Sunday, December 6, 2009

Chess and Conversation

My dad taught all of his children to play Chess when we were very young. We played each other and we played him, many, many times. He rarely went out, but when he did it was over to Dubersich's house for a game of Chess. One game took hours as they were rightly matched.
I know how to play Chess, but I never do. My last wonderful Chess moment happened five or six years ago when I challenged a good friend's beau to a match. This is the kind of guy that whips out a complete New York Times crossword in fifteen minutes, the kinda guy who can spend twenty minutes silently petting the cat and half an hour at a garage sale looking at records, but can't handle five minutes of small talk, and doesn't think he should have to. I didn't think I stood a chance against him but knew I had to win. He didn't know I had it in me, which worked to my advantage, I kicked his ass. It felt sweet like victory should.
Chess is not an easy game to play or win which is why everyone should know the game, it's a lot like life.
Duchamps suitcases are a lot like life too. Boxes full of compartments like little houses full of rooms, each one stuffed with reproductions of other things, toilets, art, vases all in miniature. The boxes are carefully constructed, like little houses, one after the other.
I can imagine Duchamp and his wife, the two of them cutting out the pieces. Maybe they went back and forth in conversation the way players at chess go back and forth taking turns harrassing the other with a move well played, like words well spoken. In Chess it is discouraging to your opponent both your good strategy and your thoughtless move. As in conversation, where both parties rely on thoughtful participation, if one strays down a random course unrelating she may leave the build up of the topic and the conversation will likely end. In Chess if you don't pay attention or think you have something completely different in mind, you may fall to your death in one false move.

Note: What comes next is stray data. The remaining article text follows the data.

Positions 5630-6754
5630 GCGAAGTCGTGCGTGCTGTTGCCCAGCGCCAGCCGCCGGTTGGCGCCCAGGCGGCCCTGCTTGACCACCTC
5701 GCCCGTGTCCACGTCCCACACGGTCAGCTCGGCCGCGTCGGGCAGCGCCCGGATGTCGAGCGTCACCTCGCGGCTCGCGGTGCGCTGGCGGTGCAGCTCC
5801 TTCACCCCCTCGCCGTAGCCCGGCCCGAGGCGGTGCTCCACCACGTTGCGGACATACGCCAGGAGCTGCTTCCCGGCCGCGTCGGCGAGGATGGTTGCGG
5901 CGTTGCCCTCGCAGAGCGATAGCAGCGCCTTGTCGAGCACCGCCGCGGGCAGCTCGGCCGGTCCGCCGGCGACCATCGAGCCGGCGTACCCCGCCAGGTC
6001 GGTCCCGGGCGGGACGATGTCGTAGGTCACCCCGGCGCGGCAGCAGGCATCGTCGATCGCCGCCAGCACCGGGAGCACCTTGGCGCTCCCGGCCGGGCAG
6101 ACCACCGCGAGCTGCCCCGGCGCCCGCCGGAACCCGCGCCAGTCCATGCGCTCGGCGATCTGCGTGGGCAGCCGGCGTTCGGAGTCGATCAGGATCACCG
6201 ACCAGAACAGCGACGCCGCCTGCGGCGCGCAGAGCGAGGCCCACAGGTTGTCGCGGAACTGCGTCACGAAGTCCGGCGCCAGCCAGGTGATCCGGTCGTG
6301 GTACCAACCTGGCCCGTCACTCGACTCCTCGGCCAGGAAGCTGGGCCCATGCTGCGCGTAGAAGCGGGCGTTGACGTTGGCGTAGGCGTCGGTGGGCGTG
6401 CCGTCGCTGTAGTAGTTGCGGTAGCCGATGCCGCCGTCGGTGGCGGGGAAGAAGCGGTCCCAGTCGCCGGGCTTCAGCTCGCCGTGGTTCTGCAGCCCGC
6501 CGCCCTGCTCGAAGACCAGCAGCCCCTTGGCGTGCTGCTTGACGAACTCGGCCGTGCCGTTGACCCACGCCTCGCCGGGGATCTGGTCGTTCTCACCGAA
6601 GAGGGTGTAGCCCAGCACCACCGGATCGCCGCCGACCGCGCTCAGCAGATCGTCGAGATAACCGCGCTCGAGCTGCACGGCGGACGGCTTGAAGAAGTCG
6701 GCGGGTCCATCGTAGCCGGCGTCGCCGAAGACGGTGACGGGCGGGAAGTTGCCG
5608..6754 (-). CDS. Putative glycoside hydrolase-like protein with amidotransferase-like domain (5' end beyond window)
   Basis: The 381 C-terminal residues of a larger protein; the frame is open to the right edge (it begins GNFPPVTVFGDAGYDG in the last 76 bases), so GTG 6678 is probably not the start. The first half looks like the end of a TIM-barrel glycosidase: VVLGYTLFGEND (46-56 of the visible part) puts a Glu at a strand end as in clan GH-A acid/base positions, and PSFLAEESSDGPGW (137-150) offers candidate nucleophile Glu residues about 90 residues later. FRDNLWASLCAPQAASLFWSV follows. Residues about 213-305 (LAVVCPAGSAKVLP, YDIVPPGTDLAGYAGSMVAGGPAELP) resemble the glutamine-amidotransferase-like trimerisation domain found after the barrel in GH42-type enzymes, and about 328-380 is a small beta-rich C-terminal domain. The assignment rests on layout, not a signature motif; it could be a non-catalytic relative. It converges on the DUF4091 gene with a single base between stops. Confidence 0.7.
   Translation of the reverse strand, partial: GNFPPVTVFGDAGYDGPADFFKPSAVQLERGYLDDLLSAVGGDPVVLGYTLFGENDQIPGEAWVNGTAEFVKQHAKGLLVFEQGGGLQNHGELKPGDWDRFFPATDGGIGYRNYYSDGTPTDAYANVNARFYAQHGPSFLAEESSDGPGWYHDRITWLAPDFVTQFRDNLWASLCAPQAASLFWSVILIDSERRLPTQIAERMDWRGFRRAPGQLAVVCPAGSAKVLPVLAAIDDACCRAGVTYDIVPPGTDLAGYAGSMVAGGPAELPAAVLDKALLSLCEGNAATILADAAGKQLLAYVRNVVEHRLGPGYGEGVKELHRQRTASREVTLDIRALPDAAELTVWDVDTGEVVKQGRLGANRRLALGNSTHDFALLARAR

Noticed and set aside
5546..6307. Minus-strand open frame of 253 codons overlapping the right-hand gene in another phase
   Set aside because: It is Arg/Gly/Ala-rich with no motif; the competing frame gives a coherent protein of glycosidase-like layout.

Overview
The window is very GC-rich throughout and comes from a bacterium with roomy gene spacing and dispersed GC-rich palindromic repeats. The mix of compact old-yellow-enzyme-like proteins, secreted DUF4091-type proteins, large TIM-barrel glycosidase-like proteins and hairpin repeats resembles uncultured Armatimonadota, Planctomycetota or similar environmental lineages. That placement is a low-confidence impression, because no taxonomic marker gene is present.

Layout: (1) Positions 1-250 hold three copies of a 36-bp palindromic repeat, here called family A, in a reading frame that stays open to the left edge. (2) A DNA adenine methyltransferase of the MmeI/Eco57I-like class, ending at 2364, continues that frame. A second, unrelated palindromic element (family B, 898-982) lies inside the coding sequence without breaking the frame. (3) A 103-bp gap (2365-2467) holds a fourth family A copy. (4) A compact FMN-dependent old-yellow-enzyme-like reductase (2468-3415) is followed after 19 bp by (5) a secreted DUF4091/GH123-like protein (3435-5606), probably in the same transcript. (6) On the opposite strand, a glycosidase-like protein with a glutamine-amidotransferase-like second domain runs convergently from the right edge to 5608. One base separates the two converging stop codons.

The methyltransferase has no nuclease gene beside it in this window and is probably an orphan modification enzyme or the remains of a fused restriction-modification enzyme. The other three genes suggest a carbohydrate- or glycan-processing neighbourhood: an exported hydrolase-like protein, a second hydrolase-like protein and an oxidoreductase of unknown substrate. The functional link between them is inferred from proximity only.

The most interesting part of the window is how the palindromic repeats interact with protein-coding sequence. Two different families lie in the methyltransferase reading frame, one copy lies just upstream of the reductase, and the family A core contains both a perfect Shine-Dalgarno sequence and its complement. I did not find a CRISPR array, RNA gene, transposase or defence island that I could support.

In both cases unless the other player is made to follow his opponent's idea or is able to pull him back to his own course, the game will end. The better conversation and the better Chess game are almost always those that last longer. In either case, to make this work, each participant must always be thinking simultaneously about what is happening at that very moment and the thing which he is surely missing and attempt to find it before it finds him. And a good player understands where it is she is going without knowing all the moves that will get her there until she has to make them. She must make them at just the right moment.
The longer the conversation, the longer the Chess game, the longer the trip. We all agree we would like to have the longest trip here as possible, as long as it's a good one. Duchamp clearly agrees, as each valise takes a while to unpack.

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